The present study has shown a rapid decrease of insulin requirement as a result of PRMR even before a substantial weight loss occurred. This means that mechanisms other than just weight reduction appear to be responsible for the increase in insulin sensitivity. Similar observations have been made for bariatric procedures because insulin doses can often be drastically reduced a few days after surgery (Kashyap et al., 2010). It might be assumed that the secretion of incretin hormones changes. The amount of energy used in the present study, 4600– 5300 kJ, falls in the area of a slightly hypocaloric diet. In this context, a recently published study showed that strict energy restriction to 2512 kJ day-1 can normalise beta cell function and insulin resistance, demonstrating that the disease is reversible (Lim et al., 2011). However, those diets are hard to apply practically, as indicated by the drop-out rate of 27% for that study, as well as of 26% for another study with a challenging diet regimen (Aas et al., 2005). The drop-out rate of 32% for our study also indicates that changes in diet, even if they are short-term, appear to be harder to apply for the patients than injecting high doses of insulin and achieving insufficient metabolic adjustment.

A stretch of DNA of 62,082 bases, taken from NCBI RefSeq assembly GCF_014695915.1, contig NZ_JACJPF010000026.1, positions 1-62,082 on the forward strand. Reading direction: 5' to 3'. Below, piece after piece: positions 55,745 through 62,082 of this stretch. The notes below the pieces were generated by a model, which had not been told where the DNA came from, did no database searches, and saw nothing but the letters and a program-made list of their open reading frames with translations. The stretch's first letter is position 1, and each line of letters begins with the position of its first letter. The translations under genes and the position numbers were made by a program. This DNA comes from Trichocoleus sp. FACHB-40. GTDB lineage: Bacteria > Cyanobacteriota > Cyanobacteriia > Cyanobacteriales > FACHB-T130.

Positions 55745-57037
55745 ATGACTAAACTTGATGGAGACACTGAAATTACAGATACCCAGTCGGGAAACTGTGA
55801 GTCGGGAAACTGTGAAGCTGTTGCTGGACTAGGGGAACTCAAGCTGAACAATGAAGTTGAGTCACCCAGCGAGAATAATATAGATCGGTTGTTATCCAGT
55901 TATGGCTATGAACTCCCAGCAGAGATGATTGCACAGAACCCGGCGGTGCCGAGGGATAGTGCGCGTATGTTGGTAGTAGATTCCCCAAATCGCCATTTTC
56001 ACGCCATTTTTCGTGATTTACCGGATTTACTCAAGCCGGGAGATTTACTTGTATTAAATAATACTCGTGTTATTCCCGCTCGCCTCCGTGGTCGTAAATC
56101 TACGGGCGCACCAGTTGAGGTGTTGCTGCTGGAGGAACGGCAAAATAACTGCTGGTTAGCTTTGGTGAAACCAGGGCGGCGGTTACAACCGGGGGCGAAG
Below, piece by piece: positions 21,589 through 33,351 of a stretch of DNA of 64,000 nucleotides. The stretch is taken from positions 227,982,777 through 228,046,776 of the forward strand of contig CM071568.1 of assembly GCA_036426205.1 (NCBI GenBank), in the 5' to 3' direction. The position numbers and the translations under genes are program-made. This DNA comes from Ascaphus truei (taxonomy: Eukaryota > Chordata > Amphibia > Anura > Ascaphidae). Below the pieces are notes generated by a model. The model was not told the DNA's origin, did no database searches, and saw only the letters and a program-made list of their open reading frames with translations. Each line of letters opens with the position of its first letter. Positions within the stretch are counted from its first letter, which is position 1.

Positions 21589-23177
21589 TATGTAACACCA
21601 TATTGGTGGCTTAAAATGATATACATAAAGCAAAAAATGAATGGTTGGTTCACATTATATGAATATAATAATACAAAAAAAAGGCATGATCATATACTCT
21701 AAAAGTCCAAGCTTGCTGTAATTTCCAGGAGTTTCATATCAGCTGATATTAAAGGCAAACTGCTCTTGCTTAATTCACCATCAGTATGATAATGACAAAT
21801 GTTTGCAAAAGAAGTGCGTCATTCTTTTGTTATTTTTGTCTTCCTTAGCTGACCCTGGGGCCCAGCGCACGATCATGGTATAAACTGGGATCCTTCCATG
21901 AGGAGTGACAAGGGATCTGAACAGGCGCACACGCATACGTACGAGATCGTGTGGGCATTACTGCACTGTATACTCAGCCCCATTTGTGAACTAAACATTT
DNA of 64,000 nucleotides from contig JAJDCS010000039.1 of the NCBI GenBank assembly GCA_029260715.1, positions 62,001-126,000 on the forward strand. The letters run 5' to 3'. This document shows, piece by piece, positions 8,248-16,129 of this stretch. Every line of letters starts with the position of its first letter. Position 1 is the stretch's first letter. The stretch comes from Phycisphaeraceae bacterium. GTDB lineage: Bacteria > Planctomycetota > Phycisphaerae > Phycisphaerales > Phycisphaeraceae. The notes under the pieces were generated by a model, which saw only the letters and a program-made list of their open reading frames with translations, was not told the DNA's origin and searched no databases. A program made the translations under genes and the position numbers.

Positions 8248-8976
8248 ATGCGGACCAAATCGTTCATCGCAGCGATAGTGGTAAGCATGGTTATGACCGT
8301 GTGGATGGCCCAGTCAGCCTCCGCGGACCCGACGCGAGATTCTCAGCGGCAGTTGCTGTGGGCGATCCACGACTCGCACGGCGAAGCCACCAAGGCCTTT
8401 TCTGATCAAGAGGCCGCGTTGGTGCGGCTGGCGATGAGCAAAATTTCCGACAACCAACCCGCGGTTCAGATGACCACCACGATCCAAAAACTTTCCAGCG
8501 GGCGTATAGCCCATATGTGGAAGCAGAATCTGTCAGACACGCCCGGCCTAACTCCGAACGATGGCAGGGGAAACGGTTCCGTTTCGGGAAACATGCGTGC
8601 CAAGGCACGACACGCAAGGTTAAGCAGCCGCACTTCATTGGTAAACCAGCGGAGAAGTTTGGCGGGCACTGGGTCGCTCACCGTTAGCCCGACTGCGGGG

The present study is limited by the lack of a control group. The purpose of a control group is to discover which part of the success that was achieved is really a result of the intervention, and which is only a result of the better supervision of patients. The present study included patients who had already received intensive treatment during the months before the start of the study as a result of their intensified insulin therapy. The magnitude of insulin reduction (two patients even stopped insulin therapy) and metabolic improvement, as well as their maintenance for 1.5 years after study end, was surely greater than a potential placebo effect. Moreover, participants who continued to use PRMR after study end could be used as an internal control for the follow-up. The comparison with those participants who continued PRMR use also indicates that the effect goes beyond a mere placebo effect.